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RSC Stratford review: All's Well That Ends Well


All’s Well That Ends Well, RSC Stratford, to October 8.

Review by Jane Barker and Wynne Lang

Considered one of Shakespeare’s “problem plays”, All’s Well has characters that are difficult to like.

It tells the story of Helena, a poor physician’s daughter, who is in love with Bertram, Count of Rossillion. But he views her as a mere annoyance and she is devastated when he leaves to serve at the French court. But determined Helena concocts a plot to force him to marry her.

The plan works, technically, but an unhappy Bertram runs away to fight in the Florentine war to escape his new wife and becomes infatuated with Diana. Helen devises an even more complicated plan to get him back.

All’s Well ends with Bertram professing his love for Helen, but as the stage is plunged into darkness, with the future a gaping hole, the audience is left to wonder whether all really has ended well.

The play is billed as a comedy, and it is part slapstick and part pantomime, but there are problems bringing it to life for a modern audience. You have the challenge of interpreting the actions of the two main protagonists, Helena (Rosie Sheehy) and Bertram (Benjamin Westerby). Helena is unopposed to using others in her advances towards Bertram and forces him into a marriage he clearly does not want; Bertram is an arrogant rich boy with little concern for how others are affected by his actions.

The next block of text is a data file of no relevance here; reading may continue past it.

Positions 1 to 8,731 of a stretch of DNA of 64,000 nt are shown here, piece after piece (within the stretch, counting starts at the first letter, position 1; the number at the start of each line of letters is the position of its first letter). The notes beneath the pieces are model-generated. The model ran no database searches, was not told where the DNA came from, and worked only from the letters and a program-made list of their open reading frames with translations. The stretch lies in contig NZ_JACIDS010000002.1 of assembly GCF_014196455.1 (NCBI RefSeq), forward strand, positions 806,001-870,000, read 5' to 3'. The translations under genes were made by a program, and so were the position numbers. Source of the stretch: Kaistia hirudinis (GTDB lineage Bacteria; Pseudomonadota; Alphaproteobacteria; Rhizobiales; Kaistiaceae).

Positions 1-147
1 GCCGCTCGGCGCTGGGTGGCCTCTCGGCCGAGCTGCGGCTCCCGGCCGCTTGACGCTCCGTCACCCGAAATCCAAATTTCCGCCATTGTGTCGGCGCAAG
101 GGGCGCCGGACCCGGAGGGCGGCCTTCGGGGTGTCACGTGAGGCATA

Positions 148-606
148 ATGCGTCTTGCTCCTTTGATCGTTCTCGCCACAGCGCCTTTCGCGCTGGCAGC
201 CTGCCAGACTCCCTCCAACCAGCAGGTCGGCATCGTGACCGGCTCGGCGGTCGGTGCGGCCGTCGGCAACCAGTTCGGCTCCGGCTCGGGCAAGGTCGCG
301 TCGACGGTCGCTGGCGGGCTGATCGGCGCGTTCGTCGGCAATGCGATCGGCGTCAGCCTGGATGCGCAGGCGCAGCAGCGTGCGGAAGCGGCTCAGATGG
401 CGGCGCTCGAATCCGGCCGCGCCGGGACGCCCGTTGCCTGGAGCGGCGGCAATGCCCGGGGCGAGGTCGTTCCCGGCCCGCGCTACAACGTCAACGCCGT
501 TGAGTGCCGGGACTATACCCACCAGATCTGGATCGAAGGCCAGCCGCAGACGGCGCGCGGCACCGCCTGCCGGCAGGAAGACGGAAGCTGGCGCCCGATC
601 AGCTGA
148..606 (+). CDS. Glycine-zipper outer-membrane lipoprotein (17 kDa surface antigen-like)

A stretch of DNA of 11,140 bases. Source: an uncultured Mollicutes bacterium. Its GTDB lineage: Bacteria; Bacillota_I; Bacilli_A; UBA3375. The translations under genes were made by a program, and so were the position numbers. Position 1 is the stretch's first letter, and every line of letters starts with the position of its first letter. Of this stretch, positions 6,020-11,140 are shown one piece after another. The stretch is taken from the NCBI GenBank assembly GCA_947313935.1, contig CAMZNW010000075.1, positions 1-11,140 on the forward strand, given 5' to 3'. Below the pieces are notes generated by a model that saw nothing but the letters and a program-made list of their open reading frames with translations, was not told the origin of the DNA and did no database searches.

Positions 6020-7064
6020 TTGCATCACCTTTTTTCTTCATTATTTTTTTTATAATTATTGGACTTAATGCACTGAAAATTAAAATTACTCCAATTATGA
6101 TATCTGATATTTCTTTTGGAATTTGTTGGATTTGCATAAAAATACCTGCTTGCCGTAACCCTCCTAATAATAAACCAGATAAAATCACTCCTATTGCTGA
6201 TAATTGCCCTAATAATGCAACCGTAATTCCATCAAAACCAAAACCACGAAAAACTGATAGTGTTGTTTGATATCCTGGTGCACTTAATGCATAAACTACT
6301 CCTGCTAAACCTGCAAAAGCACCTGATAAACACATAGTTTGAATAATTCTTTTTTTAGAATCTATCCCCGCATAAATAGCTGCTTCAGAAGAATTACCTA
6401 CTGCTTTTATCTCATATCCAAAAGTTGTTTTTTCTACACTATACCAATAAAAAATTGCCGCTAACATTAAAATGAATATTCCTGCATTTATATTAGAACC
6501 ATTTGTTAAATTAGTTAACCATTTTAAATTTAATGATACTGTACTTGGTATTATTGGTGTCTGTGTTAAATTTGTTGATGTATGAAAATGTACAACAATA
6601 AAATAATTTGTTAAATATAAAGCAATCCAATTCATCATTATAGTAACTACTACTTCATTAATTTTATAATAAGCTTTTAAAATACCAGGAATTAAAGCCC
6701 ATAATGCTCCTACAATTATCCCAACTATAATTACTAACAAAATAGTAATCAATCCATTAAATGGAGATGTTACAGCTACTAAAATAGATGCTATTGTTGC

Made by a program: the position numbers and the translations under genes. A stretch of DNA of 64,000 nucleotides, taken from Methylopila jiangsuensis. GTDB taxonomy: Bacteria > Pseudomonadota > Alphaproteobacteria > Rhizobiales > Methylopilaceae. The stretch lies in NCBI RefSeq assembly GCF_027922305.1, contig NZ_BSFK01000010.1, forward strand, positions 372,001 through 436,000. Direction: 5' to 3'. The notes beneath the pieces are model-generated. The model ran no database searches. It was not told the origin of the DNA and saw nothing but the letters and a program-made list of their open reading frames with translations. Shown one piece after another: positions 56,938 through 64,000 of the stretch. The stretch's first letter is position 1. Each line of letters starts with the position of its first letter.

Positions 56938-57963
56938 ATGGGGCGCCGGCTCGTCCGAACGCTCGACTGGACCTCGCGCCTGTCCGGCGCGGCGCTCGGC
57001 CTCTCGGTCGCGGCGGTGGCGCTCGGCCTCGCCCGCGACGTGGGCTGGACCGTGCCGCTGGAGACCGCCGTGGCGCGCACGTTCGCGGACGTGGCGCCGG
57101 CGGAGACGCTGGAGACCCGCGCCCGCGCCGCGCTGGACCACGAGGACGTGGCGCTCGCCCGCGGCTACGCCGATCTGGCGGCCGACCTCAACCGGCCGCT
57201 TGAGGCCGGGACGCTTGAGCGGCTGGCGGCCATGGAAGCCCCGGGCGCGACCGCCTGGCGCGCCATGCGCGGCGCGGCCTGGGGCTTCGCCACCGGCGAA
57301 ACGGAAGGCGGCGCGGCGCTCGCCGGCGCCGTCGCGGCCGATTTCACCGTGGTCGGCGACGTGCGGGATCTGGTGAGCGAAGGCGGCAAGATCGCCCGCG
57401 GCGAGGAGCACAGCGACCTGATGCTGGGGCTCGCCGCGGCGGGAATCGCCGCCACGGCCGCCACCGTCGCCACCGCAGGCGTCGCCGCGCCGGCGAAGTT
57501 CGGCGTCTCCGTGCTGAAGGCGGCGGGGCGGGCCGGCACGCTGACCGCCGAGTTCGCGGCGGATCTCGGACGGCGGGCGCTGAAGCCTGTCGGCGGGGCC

Both make decisions that today would be seen as socially unacceptable - from morally ambiguous to downright deplorable.

But Westerby and Sheehy bring their complex characters to life, although Helena should perhaps appear more gleeful in her triumph. Claire Benedict is great as the Countess of Rossillion, Bertram’s mother, who spends most of her time protective of Helena and annoyed with her son.

Jamie Wilkes is hilarious as Bertram’s less-than-moral companion and confidante Parolles, finding himself the deserving victim of yet another trick. The comic timing of Wilkes and Will Edgerton as Lavache the entertainer, is excellent and gives the play much-needed energy. The audience loved them.

It is a brave production by Blanche McIntyre which questions the role social media plays in our lives, although the theme could have been carried through more consistently: The traditional use of letters being exchanged and read aloud on stage is an uncomfortable fit with the highlighted use of mobile phones and game consoles.

For tickets go to: rsc.org.uk

Picture: Ikin Yum © RSC